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Johannesburg, South Africa 1960

Updated: Feb 1, 2021


Black South African workers are seen as they line up at a pass office to the front counter at a government office to get their new passbooks in Johannesburg, South Africa. April 7, 1960.

•‬In the 1960s, white supremacists ruled South Africa.

•‬Pass laws were a form of internal passport system designed to segregate the population, manage urbanization, and allocate migrant labor.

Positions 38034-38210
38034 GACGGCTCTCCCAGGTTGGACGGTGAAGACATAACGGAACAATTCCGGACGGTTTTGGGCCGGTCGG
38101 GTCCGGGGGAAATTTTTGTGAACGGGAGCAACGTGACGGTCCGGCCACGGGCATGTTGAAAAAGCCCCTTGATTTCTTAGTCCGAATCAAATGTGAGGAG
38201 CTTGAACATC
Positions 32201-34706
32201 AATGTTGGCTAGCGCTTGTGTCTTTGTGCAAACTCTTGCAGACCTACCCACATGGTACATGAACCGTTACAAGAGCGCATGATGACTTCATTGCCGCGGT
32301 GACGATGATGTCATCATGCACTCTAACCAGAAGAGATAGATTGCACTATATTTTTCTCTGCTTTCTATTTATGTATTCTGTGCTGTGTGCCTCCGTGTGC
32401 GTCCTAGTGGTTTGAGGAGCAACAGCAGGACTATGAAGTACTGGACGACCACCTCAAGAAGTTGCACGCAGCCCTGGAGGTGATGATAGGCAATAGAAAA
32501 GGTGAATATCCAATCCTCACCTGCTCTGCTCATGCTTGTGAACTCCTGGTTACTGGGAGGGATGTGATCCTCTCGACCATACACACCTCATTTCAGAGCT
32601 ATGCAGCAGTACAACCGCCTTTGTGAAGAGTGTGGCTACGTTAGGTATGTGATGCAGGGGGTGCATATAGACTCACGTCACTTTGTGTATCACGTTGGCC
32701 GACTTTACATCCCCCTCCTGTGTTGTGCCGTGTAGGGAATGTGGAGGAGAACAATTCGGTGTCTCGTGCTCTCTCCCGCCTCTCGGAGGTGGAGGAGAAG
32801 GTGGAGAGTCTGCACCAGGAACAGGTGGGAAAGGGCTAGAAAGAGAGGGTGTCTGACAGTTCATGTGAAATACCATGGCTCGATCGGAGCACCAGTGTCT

•‬Pass laws severely limited the movements of not only black African citizens, but other people as well by requiring them to carry passbooks when outside their homelands or designated areas.

•‬Hundreds of blacks, who had publicly burned their passes during recent campaigns of defiance against the Apartheid government, picked up new passes required by all black South Africans to return to work.

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